Category Archives: Archives

Final Reflection

By: Sarah Schafer

I believe global citizenship is the ability and willingness to observe, live in, and respect other cultures. After traveling abroad various times, and employing a critical eye when evaluating international service, I more fully understand what it means to be a global citizen.  Understanding this concept is essential to success in public health and community development, and I appreciate that the May Term Thailand trip has allowed me to continue developing essential skills for being a global citizen. Continue reading Final Reflection

Final Reflection

By: Dagny Helander

When I think about my past 3 ½ weeks being fully immersed in “The Land of Smiles”, there is only one thing I wish I could have done differently: I wish I could have stayed longer and helped so much more. Only four days at the Ban Toong Ting School was not nearly enough. By the time we left, I was only just beginning to form relationships and bond with young Thai girls at the school. Continue reading Final Reflection

Final Reflection

By: Cera Cantu

I would be surprised if anyone came home from this trip without learning something new about themselves or those around them. For me, the most important thing I learned was to not take anything for granted. This could be anything from natural resources, technology, time, or people. Along with this, I learned to be patient and deal with problems as they come. Continue reading Final Reflection

10 Reasons to Stay in Thailand

By: Caitlin Lemmon

As I boarded the plane back to US tears streamed down my eyes. Everyone says May term Thailand is life changing and I could sit here and write the same thing but until you go there is really no way to describe what we all mean by “life changing,” but here are 10 reasons the trip brought so much more into my life than I ever imagined. Continue reading 10 Reasons to Stay in Thailand

Post Trip Reflection

By: Madison Denkers

The most important thing I learned on the Thailand trip is that no matter where you go all people are the same and equal, in every way, except for their passions and outlook on life. Most service trip you expect to be these knowledgeable people going in to these poor rural villages helping a struggling community but what you find is that you’re the ones who need help. These communities don’t necessarily need our help, they’ve been doing this work and surviving for hundreds of years with the same methods. Continue reading Post Trip Reflection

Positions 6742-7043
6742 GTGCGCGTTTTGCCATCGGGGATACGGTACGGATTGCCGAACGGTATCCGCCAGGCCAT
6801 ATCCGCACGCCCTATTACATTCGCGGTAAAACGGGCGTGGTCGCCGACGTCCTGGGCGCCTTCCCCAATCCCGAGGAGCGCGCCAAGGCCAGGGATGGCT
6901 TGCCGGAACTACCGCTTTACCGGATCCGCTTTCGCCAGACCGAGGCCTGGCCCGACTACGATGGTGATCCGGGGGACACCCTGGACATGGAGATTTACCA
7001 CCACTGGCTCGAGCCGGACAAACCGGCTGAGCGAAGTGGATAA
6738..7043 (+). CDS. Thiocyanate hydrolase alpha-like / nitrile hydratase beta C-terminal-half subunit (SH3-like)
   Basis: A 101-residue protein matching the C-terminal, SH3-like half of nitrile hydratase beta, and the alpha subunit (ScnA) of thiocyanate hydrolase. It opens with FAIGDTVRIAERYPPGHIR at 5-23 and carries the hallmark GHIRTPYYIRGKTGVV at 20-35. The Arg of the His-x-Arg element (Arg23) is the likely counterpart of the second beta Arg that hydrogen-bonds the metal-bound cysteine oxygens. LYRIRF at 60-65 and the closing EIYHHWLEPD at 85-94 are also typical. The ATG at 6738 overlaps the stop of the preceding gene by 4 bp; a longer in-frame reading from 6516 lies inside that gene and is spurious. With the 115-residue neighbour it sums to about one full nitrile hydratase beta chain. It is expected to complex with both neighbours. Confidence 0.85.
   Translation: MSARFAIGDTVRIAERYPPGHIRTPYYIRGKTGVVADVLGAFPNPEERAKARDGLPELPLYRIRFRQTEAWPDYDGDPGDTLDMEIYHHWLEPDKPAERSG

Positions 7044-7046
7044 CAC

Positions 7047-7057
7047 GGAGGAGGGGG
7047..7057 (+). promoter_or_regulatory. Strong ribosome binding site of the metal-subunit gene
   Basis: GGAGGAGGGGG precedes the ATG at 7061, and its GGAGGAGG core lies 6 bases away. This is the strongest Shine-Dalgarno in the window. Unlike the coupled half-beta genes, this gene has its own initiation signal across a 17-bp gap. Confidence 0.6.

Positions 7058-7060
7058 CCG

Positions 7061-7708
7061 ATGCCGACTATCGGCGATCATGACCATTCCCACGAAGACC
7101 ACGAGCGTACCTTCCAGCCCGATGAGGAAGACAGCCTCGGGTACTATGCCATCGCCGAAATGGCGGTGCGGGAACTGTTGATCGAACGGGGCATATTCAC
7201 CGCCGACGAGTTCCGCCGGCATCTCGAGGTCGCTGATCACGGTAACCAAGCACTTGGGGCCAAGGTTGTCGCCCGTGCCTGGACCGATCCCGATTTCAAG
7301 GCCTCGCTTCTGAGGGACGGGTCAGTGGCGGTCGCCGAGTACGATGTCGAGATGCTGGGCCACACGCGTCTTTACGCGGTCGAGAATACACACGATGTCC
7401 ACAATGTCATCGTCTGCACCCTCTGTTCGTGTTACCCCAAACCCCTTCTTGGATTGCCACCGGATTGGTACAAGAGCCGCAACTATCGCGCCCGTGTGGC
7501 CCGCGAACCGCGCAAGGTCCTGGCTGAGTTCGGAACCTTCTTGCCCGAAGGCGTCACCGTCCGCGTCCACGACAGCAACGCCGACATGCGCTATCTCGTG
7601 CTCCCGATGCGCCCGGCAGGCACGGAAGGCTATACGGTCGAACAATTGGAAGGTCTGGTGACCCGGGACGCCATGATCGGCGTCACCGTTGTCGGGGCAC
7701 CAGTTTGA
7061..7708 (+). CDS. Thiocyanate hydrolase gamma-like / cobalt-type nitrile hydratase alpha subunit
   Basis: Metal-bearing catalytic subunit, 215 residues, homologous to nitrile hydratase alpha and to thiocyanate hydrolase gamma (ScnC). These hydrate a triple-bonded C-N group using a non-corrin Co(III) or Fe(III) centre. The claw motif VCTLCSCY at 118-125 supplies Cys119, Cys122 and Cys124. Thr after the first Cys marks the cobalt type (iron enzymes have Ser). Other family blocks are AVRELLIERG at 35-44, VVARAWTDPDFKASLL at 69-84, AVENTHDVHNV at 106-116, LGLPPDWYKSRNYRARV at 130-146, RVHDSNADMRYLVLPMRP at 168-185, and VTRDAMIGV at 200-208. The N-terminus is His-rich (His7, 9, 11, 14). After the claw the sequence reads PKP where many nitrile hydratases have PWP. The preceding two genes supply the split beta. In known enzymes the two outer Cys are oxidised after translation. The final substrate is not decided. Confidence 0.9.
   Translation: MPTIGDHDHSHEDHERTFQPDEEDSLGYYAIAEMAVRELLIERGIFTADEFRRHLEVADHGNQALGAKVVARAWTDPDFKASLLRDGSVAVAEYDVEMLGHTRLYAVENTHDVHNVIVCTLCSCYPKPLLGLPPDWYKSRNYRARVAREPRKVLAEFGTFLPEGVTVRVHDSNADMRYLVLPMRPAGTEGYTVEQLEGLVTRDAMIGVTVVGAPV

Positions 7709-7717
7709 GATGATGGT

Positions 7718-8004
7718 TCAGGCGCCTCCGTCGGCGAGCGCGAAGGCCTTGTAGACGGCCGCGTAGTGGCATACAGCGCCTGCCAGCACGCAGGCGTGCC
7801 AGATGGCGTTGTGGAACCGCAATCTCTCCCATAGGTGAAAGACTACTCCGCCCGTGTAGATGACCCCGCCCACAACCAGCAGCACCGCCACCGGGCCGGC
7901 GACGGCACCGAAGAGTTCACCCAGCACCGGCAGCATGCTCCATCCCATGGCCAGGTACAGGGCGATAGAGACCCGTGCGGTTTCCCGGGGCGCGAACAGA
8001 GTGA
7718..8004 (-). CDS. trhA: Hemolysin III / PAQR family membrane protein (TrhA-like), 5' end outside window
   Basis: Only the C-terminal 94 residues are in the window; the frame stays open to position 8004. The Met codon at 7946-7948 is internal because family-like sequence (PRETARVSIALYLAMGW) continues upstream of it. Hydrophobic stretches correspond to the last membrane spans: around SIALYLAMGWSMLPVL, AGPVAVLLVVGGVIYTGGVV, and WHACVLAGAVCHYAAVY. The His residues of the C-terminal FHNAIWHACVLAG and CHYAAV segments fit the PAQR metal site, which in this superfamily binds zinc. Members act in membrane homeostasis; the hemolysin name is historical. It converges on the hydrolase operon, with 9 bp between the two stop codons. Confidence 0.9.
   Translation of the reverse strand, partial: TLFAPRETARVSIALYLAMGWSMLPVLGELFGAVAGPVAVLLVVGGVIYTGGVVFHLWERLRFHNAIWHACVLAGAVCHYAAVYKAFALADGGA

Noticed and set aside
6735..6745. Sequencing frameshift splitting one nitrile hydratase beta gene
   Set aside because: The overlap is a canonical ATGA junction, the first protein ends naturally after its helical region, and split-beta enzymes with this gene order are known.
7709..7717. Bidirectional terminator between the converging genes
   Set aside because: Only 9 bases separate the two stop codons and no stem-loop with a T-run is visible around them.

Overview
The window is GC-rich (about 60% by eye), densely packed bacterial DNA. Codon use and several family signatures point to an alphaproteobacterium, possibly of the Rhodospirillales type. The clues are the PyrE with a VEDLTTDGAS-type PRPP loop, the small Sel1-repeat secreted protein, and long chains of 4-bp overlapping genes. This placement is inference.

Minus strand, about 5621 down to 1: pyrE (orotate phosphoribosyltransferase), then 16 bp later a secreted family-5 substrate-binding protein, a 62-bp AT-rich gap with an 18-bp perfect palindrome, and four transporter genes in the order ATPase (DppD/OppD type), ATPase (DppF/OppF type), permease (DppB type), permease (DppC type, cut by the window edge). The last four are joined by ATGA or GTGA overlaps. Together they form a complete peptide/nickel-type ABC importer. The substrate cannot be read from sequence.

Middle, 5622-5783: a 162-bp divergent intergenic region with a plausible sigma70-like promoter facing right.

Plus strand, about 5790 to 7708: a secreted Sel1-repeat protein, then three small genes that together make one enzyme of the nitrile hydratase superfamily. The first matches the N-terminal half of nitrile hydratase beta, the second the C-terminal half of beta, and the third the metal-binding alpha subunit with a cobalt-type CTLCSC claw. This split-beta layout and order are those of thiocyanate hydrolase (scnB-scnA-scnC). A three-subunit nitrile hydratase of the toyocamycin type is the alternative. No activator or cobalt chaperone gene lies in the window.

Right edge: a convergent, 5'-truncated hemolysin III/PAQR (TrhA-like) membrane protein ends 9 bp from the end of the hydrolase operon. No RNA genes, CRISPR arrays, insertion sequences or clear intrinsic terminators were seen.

Post Trip Reflection – The Universal Human Truths

By: Madison Anderson

Initially, when I was in Thailand, all I could think was how different things were to home.  It was hot, humid, people speaking a language I had ever heard before, and traffic everywhere; Bangkok was so different to anything I had experienced. But, people are fundamentally the same.  Everyone eats, plays, and laughs.

Continue reading Post Trip Reflection – The Universal Human Truths

Post-Trip Reflection

By: Rachel Wong

Over the course of my trip to Thailand, the most important thing that I have learned is the quality of flexibility.  Being open, ready and flexible for anything that is thrown at you during the trip will ensure that you will have the best trip of your life.  Thailand is extremely different from the United States, and there are more than a few times where you are out of your comfort zone. Continue reading Post-Trip Reflection

The Value of Education

By: Karsten Gillwald

How can you determine the wealth of a nation? Is it through something as simple as adding up all the money in the banks or evaluating the Gross Domestic Product (GDP)? Or is it through something else entirely? After spending a month in Thailand in some very remote locations, one thing stood out more than anything else: discrepancy in the equality of education. In Bangkok, there were several schools with beautiful buildings that looked well supplied and prepared to teach its students. Then, as we traveled to Kalasin, and later to the Ban Toong Ting school, two things happened, the overall poverty increased, and the accessibility to education decreased. In Kalasin, we visited several schools, all of which, with the exception of the Pattana School, were small, one or two room schools with many needs. The school in the Kokjaruen Village was a one room school, with a kitchen, and two bathrooms that is responsible for 40 students. Continue reading The Value of Education

The Importance of Cultural Context in Doing Service

By: Melody Van De Graaff

In the week that I’ve been back, many have asked for one experience that captures the essence of the trip. No matter how hard I try, I cannot find one experience. However, there are a collection of experiences that stuck with me and shaped a lot of my thoughts on service and social work. Continue reading The Importance of Cultural Context in Doing Service